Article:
International Tax aspect of Gifting U.S. Property
International Tax aspect of gifting U. S .property
Pursuant to your request, we have analyzed the U.S. tax consequences and compliance requirements of ‘GP’ gifting or transferring his note payable from International Business. (“IB”) to his mother (“Mom”) and the subsequent payment of interest on the note by IB.
Our Understanding of the Facts
GP holds a note payable from IB for $1,000,000 USD. The current IB trial balance reflects an issue date for the note of April 11, 2007. Any accrued interest through December 31, 2011 was forgiven and there is no accrued interest for the note reflected on the books of IB, subsequent to December 31, 2011. GP is considering gifting or transferring the note payable to his mother. After the transfer IB will begin to make interest payments on the note. Mom is a Mexican national and is considered a nonresident alien for U.S. income tax purposes. She also has an ownership interest in IB’s 49% shareholder, “Wineu”, CV, a Netherlands limited partnership.
Summary Conclusions and Recommendations
If utilizing the lifetime estate and gift exclusion is a concern, consideration should be given to selling the note payable to Mom. The consideration for the sale could be in the form of a note payable from Mom to GP. This note could be structured as a “balloon” note with no interest payable to GP for an extended period. The note may even be forgiven or cancelled at the death of Mom, under the terms of her will. The sale of the note would be reported on GP’s income tax return for the year of sale. The sales price may be substantially the same as cost basis, resulting in little or no gain or loss.
If GP gifts the note payable from IB to his mother, the gift would be reported on Form 709 and are due by April 15th of the year following the gift. This due date may be extended until the following October 15th.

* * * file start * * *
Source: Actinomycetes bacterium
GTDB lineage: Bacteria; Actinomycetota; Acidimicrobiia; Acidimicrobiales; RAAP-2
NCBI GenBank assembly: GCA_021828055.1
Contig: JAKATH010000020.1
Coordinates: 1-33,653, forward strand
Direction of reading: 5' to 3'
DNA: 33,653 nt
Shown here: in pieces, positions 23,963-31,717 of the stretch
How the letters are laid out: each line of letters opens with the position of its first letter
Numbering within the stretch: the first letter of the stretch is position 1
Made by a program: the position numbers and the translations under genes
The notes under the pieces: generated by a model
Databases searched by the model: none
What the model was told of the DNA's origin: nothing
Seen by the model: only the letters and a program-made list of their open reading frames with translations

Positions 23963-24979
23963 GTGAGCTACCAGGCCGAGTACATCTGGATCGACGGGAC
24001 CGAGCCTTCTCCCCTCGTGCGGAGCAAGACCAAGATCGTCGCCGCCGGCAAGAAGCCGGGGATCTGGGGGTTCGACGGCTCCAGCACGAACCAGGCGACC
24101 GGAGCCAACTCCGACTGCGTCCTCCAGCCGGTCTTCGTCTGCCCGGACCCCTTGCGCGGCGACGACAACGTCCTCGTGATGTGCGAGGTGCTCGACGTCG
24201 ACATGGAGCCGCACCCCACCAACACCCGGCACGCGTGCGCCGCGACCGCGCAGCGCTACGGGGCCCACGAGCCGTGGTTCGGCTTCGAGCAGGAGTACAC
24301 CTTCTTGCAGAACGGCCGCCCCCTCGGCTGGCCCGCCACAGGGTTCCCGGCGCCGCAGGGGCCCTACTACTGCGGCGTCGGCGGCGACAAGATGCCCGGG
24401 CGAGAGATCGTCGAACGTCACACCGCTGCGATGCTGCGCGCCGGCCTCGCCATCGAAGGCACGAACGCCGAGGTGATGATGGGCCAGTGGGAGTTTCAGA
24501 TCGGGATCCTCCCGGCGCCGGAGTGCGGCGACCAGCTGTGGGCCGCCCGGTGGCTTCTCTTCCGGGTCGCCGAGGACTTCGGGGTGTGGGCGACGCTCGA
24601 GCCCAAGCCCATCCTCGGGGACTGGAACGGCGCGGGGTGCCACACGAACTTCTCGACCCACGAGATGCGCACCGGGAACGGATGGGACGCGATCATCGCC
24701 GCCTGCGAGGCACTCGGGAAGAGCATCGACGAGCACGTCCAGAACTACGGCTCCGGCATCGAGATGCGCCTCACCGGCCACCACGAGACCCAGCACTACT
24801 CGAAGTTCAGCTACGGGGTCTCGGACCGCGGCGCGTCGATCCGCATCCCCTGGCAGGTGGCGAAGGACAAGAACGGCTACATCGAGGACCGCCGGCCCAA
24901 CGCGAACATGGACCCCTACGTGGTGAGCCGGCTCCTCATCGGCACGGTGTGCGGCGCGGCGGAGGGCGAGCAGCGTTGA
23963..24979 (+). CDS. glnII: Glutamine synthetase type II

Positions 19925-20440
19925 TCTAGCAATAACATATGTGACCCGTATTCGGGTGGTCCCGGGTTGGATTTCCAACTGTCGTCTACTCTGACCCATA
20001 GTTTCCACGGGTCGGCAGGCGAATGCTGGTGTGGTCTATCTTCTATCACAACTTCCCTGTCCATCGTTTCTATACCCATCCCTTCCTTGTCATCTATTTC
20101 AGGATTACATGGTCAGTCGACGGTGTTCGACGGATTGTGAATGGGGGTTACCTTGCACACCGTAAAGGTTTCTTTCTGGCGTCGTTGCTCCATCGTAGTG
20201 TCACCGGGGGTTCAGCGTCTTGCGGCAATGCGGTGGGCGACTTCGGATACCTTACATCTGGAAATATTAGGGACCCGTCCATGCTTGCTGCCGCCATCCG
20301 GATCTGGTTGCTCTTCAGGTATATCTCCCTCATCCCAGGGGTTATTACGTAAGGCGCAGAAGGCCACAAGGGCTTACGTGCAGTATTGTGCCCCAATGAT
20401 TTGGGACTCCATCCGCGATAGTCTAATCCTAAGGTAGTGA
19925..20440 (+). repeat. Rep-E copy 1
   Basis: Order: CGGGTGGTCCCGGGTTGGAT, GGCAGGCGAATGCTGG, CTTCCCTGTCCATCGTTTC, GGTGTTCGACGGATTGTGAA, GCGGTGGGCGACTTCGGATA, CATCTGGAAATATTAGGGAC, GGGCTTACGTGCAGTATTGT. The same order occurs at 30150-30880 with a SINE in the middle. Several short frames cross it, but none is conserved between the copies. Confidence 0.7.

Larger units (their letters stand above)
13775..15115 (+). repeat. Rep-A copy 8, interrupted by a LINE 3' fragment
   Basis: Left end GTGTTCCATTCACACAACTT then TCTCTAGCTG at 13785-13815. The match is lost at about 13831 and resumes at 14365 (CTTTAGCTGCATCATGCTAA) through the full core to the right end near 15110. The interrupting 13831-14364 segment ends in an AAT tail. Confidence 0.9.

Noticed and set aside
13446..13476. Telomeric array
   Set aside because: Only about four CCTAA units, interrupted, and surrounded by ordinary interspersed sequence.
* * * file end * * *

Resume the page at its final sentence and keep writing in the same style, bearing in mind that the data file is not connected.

Recommendation: Consider holding the note in a foreign entity that has perpetual life and, therefore, would not be subject to the U.S. estate tax. If Mom holds an ownership interest in Wineu, the note could be gifted to (or sold to) and held by Wineu. The assets of Wineu (including the note) should not be subject to U.S. estate tax, as long as, Wineu would not terminate upon Mom’s death. Since Wineu is a partnership, the interest payments may be paid to Wineu, then specially allocated and distributed to Mom. Tax counsel familiar with Netherlands domestic taxation should be consulted before this strategy is implemented.
When IB makes an interest payment to Mom, the 15% or 30% withholding tax must be deposited with the IRS on a current basis. Annual reporting of the withholding to the IRS is required on Forms 1042 and 1042-S. A copy of Form 1042-S would also have to be provided to Mom. If the interest income from the note is her only U.S. source income, she would not be required to file a U.S. income tax return (Form 1040-NR). However, if other sources of U.S. income require her to file a U.S. return, the interest income and withholding reflected on Form 1042-S would have to be included in her U.S. return.
After your review of this letter, please feel free to contact me with any questions you may have at (210) 694-5945.
Mark H. Nelson